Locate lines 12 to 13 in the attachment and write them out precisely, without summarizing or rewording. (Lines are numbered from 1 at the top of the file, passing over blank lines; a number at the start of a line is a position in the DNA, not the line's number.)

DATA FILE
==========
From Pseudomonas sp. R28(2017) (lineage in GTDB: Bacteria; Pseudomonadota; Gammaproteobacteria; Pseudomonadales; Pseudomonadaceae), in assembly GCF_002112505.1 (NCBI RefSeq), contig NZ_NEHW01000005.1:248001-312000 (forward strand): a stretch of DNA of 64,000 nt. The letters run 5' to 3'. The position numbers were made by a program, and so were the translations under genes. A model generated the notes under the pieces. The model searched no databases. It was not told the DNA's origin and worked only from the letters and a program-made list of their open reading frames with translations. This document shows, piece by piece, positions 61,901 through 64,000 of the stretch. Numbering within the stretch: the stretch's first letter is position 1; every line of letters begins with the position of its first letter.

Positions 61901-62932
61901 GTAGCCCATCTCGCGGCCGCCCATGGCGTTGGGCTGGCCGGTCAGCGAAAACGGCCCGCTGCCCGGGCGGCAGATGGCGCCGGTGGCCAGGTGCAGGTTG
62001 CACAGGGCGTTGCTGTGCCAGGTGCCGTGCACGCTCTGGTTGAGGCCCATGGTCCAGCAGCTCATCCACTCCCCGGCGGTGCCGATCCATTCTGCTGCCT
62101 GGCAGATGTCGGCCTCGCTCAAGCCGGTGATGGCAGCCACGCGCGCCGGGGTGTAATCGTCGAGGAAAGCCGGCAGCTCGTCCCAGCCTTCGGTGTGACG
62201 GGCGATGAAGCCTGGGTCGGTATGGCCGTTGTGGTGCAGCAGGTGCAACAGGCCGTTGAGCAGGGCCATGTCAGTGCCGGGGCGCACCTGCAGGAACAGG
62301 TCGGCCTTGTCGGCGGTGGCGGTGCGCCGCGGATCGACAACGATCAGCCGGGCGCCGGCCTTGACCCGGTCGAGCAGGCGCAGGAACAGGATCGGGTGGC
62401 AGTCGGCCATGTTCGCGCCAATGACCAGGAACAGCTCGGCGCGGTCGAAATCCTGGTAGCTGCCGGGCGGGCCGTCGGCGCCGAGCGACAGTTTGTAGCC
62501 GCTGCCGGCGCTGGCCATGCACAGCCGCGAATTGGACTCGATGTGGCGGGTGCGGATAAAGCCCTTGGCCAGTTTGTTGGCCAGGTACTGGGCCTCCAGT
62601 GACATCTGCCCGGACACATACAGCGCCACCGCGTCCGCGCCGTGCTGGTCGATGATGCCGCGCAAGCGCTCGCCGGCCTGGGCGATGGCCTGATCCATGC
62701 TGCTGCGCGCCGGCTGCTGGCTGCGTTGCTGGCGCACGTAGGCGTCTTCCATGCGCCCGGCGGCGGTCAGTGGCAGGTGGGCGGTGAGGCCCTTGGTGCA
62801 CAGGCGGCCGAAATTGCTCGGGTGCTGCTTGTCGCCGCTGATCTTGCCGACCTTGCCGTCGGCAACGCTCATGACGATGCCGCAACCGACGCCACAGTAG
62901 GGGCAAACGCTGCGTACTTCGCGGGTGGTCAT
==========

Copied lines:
62801 CAGGCGGCCGAAATTGCTCGGGTGCTGCTTGTCGCCGCTGATCTTGCCGACCTTGCCGTCGGCAACGCTCATGACGATGCCGCAACCGACGCCACAGTAG
62901 GGGCAAACGCTGCGTACTTCGCGGGTGGTCAT